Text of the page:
With eight weeks to go until Aloha, Hive and Lanakila’s Opening Day, Horizons’ Session I and Ohana’s first family campers arrive, there is a lot of activity in Fairlee these days! There is plenty of work going on across our five campuses and within the Foundation office as well. The Buildings & Grounds crew are getting water turned on, docks and tents prepped for assembly, and buildings spruced up after their winter hibernation. Before we know it, Work Gang will be here putting the finishing touches on each campus.
In the office, all our important camper and staff paperwork is being put in order, supplies being ordered and stored and camper travel plans organized. Every spring the momentum gathers and we get excited for the coming summer.
We know that campers and parents and staff are getting ready too, in a variety of ways. Parents are ordering and filling trunks, campers are thinking about the fun that is to come and staff are dreaming up the way to make the magic happen.
This post has links to blogs that may help you prepare for the summer of 2015. There’s blog wisdom for everyone here!
If you are sending your child off to camp in Fairlee this summer for the first time, Abby King’s post about your survival will come in handy. We know that drop-off is often tougher on parents than it is on the kids. As King explains, “Sleepaway camp isn’t just a great way for a kid to take some safe space and gain independence, it’s that for a parent as well. And you will survive.”
It can be hard for children and adults to unplug from their familiar electronic devices when they get to camp. Whether your family is spending a week at Ohana Family Camp this summer, or your ‘tween will be at Aloha or Lanakila, there can be a reluctance to cut the cord with our favorite devices. Great incentive for anyone to put down their phone comes in a post from Academic Minute in which Gary Small, a professor of psychiatry at UCLA, reveals,”Our research group recently found that six-graders who spent five days at nature camp without even glancing at a smartphone, television or any other screen were better at reading human emotions than sixth-graders from the same school who continued to text, watch TV, and play video games for about four-and-a-half hours each day.”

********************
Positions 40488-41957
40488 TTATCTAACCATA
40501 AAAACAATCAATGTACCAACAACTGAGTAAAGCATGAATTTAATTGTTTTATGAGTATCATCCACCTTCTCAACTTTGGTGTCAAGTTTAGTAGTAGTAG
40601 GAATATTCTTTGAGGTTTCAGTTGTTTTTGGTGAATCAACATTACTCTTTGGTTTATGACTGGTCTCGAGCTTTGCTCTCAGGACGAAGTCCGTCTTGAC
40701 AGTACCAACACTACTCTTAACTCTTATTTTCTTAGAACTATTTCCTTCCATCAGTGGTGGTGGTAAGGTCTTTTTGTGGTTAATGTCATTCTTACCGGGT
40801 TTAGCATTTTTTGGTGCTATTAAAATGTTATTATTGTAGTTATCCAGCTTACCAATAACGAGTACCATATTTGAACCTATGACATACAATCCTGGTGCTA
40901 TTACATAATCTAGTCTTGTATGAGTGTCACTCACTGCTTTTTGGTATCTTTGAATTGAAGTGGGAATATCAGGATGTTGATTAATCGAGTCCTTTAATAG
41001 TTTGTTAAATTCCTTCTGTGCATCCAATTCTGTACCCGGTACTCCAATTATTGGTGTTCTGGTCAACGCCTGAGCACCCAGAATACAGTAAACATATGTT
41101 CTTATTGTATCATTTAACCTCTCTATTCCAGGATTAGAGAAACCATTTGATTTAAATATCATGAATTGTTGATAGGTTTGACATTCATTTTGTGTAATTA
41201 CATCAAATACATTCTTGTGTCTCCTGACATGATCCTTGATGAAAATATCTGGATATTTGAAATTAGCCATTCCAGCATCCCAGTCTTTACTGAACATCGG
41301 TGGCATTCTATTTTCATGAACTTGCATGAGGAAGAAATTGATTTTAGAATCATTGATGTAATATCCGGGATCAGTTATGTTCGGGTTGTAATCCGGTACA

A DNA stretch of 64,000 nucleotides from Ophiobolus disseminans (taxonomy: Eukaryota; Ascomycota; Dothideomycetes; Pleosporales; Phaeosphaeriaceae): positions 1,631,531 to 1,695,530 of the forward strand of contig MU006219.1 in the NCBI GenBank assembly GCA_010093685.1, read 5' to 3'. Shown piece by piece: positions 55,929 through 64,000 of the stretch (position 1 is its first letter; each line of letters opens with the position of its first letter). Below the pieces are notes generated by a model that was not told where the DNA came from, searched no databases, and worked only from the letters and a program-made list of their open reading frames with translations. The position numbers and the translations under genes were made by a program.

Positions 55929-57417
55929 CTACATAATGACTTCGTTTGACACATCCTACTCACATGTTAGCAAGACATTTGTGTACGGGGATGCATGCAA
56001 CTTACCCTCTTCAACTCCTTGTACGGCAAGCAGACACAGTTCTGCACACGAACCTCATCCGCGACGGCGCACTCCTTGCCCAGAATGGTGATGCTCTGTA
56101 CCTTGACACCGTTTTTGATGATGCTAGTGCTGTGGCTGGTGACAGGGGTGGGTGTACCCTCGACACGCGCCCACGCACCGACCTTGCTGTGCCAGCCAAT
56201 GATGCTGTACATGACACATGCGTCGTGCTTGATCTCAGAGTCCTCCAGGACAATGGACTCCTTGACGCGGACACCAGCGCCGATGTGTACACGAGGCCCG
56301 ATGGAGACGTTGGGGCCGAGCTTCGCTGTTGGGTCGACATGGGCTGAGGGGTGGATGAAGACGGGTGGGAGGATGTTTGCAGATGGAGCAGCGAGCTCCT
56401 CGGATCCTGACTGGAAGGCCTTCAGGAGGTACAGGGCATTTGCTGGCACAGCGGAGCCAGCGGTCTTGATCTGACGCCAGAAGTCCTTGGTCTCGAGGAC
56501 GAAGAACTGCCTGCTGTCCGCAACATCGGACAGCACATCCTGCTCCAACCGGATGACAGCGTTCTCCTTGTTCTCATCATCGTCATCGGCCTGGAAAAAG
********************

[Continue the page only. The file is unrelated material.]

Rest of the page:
Finally, in another take on leaving electronics and technology out of our camp experiences, is this poignant New York Times article, Remembrance of Things Lost, about memory by Walter Kirn. In our programs we either discourage, or do not allow digital cameras. There are a number of reasons for our policies, but one of the most important is to keep participants in the moment. How many times have you taken, or been the subject of, a digital photo and wanted to review the image the instant it has been taken? How many times have you witnessed a sunset with a camera in front of your eyes? It often feels like we have few moments that we aren’t instantly trying to capture, edit and share.
Kirn muses on how technology is changing the way we remember. “If I’d had a smartphone with a video camera back in my early adolescence, I doubt that I would have trained it on the things that matter to me now, like the sight of my mother reading in her blue armchair, underlining passages from Proust.” No matter where you or your child spend part of your 2015 camp summer, you will likely create digital-free memories. No matter, the important ones will remain vivid for years to come.
Laura Gillespie is the Director of Communications & Alumni Relations at The Aloha Foundation, an alumna of Aloha Hive and Aloha Camp, and has been a Horizons and Lanakila parent.